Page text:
The iconic white picket fence [of suburbia] comes with a hefty price tag in the form of the cost of the gasoline needed to drive to work and to the supermarket, and the suburban idyll is under review.
Tracy McKelvey and his wife Jan lived in a ... suburb and used to commute two hours each day to their jobs in Phoenix. But, a few years ago, they traded in their three-bedroom, two-garage house in the Phoenix valley for a downtown loft.
Both McKelveys now travel to work by scooter and enjoy restaurants, cafes, sports arenas and shops within walking distance of home, taking advantage of the $2.3 billion that the country's fifth-largest city is spending to build housing, a university campus and a mass transit rail system.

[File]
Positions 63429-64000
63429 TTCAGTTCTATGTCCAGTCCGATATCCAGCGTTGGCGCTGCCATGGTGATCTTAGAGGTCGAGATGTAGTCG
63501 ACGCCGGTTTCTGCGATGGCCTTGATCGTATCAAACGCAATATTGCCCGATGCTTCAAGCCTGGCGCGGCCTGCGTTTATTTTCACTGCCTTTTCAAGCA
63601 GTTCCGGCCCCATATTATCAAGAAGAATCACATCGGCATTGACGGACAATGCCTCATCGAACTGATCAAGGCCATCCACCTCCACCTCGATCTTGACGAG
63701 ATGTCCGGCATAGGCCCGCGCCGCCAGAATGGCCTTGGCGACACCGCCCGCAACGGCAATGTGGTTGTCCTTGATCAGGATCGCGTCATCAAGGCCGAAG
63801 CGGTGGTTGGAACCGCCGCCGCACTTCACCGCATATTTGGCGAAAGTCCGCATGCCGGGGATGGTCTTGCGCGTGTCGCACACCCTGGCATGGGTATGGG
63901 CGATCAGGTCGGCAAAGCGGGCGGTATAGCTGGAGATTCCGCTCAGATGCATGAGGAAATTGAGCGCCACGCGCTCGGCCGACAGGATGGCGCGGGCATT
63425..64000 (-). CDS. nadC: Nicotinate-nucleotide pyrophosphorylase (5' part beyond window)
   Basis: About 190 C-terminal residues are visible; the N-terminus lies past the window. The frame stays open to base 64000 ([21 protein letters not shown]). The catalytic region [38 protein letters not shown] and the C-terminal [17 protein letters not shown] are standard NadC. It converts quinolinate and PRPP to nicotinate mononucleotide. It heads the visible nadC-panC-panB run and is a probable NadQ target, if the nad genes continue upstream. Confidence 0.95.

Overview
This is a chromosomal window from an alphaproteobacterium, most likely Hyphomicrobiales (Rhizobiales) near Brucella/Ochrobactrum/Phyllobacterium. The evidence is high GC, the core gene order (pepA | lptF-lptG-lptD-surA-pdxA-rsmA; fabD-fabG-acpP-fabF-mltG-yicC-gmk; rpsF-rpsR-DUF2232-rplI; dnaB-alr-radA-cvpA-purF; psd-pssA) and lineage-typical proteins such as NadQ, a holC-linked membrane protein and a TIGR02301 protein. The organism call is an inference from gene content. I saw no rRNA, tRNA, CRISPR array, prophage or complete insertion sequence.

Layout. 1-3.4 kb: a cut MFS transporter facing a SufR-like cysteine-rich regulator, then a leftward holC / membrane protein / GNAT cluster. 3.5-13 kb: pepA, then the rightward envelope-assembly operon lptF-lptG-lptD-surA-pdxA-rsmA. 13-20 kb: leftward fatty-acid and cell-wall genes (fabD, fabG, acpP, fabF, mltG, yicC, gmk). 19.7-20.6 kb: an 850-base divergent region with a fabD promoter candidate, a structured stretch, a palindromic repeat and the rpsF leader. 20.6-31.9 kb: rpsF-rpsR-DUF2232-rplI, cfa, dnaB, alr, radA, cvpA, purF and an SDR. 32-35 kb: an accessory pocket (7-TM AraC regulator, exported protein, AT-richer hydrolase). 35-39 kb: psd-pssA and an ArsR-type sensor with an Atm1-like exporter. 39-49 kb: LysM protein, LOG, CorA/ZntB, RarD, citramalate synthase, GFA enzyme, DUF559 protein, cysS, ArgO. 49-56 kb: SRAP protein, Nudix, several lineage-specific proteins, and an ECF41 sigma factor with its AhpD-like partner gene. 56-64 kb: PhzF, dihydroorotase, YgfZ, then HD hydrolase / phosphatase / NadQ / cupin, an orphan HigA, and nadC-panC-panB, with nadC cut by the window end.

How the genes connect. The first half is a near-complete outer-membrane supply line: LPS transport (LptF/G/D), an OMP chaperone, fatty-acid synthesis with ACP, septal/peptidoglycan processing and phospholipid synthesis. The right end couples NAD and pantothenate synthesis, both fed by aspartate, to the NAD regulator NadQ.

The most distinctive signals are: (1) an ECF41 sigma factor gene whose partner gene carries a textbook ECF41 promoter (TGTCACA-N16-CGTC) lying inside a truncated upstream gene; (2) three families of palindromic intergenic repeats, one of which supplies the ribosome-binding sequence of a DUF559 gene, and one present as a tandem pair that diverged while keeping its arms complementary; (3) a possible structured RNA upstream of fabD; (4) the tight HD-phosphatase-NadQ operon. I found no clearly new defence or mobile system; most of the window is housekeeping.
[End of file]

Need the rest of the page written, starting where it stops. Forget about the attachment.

"We save money on gas. It's a good feeling. I haven't sat in a traffic jam for years," Tracy McKelvey said.
"These are not the cyclical changes that recessions cause every few years. These are game-changing structural changes," [University of Michigan real estate development professor Christopher] Leinberger said. "The market is demanding walkable urban product."